Prisons chief says Ohio must accelerate sentencing reform, prison alternatives

Ohio prisons director Gary Mohr talks about the need for criminal justice reform during a forum Friday at the City Club of Cleveland.
Ohio prisons director Gary Mohr talks about the need for criminal justice reform during a forum Friday at the City Club of Cleveland.

With his eight-year term as Ohio’s prison chief nearing an end, Gary Mohr on Friday said the state needs to do more to find alternatives to prison for non-violent drug offenders and the mentally ill.

“We have much farther to go than we’ve actually come,” Mohr said during a speech at the City Club of Cleveland.

While serving as director of the Ohio Department of Rehabilitation and Correction, Mohr has pushed for efforts to encourage alternatives to prison and set up programs to ensure released offenders don’t commit crimes again. Despite that, though, Ohio’s prison population has hovered around 50,000 for a couple years, and one of every four state employees now works for the prison system – a fact that Mohr said should dishearten taxpayers as well as social-justice reformers.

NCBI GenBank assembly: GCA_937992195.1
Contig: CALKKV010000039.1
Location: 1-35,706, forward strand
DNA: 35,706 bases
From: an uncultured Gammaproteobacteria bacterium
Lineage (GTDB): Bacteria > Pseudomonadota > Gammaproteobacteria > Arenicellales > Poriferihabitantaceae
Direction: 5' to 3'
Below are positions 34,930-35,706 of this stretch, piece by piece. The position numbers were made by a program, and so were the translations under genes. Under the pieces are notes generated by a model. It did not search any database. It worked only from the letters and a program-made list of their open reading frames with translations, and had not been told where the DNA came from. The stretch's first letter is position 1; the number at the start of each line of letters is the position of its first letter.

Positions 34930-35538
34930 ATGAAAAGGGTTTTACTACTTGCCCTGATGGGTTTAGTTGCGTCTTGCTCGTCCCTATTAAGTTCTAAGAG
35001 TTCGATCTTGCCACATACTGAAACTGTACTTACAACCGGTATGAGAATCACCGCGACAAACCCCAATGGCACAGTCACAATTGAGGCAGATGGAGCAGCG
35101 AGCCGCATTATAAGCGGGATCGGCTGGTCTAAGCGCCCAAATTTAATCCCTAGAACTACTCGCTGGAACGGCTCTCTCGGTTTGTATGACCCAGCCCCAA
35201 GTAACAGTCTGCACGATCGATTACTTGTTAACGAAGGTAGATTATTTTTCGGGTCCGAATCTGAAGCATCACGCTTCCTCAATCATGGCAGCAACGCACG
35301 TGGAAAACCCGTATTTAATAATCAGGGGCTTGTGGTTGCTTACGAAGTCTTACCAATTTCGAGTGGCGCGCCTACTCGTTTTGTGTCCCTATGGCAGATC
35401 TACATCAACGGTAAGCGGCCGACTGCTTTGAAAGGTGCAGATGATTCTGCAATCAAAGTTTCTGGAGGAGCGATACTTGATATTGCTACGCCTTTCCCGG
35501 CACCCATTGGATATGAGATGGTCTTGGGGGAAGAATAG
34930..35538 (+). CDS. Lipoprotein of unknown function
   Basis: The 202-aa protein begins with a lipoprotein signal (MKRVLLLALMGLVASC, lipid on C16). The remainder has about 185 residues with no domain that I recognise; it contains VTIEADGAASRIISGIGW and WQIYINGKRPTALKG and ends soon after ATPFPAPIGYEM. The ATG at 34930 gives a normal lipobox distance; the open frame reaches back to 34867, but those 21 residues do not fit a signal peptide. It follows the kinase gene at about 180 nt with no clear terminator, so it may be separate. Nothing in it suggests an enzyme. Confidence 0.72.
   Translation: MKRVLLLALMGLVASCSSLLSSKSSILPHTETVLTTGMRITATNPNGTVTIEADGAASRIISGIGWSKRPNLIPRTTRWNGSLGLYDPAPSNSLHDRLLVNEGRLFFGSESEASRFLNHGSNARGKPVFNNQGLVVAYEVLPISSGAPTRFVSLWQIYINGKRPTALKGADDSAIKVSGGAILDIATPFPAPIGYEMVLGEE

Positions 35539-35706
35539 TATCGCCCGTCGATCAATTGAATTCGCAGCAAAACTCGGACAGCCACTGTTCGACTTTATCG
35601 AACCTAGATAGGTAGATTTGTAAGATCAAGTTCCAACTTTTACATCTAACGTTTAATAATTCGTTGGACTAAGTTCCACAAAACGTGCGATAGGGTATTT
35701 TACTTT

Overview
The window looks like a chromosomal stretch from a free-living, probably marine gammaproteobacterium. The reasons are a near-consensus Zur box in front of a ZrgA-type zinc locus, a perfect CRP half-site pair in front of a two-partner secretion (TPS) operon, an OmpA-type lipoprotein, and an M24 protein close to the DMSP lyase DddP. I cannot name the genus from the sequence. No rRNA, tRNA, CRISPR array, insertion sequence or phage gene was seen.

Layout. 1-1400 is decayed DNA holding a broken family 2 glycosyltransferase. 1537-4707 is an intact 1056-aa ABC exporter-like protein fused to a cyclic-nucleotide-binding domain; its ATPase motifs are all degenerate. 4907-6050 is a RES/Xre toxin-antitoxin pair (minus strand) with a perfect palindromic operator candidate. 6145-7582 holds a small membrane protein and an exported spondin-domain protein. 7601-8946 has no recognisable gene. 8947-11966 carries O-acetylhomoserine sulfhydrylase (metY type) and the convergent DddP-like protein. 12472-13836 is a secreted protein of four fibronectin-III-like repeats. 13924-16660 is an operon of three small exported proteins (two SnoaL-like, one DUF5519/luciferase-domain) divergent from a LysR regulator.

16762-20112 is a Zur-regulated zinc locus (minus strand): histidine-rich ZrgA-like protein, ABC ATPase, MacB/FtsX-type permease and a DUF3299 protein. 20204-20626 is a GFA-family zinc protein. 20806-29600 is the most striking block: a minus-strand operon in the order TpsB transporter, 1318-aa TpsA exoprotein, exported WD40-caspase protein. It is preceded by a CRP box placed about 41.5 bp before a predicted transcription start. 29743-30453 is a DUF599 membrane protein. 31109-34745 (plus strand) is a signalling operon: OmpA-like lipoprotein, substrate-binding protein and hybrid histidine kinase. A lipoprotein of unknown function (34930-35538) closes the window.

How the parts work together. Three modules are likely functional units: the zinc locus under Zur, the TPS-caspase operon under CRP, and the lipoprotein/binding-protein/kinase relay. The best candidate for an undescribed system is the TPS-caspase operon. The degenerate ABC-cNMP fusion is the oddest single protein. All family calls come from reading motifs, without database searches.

Mohr noted that while Ohio’s prison population has grown 63 percent since 1990, Michigan’s inmate population (which was roughly the same as Ohio’s in 1990) has only grown 24 percent during that time. Mohr said that’s because Michigan has eased up on mandatory sentencing and allowed inmates to be released early for good behavior.

“We need to reform and not tinker,” Mohr said. “Ohio is an aberration in this country.”
 
 
Jeremy Pelzer, The Cleveland Plain Dealer, August 17, 2018
Prisons chief says Ohio must must accelerate sentencing reform, prison alternatives